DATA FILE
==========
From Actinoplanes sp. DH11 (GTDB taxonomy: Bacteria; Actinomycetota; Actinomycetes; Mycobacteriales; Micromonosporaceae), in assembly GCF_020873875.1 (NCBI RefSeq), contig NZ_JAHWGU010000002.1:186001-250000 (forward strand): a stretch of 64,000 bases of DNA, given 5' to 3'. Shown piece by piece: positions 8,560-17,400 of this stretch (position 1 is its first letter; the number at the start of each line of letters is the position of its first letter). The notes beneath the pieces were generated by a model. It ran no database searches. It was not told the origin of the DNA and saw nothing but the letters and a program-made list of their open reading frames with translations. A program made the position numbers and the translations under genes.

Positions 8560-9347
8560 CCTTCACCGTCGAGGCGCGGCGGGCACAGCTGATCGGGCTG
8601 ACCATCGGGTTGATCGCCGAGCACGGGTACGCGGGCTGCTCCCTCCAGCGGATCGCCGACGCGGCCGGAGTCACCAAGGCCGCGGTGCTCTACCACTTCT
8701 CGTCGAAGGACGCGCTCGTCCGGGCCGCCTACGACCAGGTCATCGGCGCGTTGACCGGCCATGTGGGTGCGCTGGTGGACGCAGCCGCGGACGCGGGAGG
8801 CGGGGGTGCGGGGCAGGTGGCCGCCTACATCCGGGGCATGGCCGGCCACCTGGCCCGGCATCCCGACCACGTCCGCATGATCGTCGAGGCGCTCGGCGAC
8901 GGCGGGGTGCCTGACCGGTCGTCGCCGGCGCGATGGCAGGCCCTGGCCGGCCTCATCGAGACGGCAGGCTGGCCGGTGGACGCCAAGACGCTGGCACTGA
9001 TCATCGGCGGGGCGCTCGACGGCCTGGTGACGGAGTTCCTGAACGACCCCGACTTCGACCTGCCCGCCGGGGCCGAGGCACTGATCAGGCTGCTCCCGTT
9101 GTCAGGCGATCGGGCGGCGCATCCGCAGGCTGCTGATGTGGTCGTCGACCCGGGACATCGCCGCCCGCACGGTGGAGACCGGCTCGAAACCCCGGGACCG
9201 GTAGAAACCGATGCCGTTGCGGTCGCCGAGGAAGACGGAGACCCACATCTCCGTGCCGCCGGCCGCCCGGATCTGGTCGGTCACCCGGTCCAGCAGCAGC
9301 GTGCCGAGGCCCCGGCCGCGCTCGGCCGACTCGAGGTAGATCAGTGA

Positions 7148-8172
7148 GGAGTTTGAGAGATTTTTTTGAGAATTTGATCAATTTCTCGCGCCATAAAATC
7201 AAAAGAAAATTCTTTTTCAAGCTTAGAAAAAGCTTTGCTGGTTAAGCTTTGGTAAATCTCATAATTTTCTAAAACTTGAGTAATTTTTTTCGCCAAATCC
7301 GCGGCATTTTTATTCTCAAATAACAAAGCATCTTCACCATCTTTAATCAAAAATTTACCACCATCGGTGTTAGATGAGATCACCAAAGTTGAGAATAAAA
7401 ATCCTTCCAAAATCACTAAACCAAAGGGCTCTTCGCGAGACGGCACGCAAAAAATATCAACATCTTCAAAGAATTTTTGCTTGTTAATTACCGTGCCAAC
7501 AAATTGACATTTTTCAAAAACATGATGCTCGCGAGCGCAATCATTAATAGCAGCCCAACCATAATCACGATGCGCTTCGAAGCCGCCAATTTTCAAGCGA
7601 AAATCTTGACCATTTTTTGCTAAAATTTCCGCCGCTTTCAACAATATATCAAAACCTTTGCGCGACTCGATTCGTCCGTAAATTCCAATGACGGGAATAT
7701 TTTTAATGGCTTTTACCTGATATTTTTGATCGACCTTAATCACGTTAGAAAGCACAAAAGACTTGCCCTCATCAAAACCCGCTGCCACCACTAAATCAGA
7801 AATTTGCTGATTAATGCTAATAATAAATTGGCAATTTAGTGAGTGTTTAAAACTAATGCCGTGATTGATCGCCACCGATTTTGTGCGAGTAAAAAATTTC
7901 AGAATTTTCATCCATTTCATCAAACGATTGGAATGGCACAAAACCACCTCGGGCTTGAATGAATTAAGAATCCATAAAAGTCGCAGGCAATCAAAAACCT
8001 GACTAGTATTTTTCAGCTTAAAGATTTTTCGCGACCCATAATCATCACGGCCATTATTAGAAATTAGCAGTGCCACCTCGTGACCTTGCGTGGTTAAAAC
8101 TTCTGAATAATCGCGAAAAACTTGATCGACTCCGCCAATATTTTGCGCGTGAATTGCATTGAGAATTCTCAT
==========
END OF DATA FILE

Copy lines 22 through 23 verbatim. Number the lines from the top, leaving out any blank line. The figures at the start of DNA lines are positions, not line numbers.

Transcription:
8001 GACTAGTATTTTTCAGCTTAAAGATTTTTCGCGACCCATAATCATCACGGCCATTATTAGAAATTAGCAGTGCCACCTCGTGACCTTGCGTGGTTAAAAC
8101 TTCTGAATAATCGCGAAAAACTTGATCGACTCCGCCAATATTTTGCGCGTGAATTGCATTGAGAATTCTCAT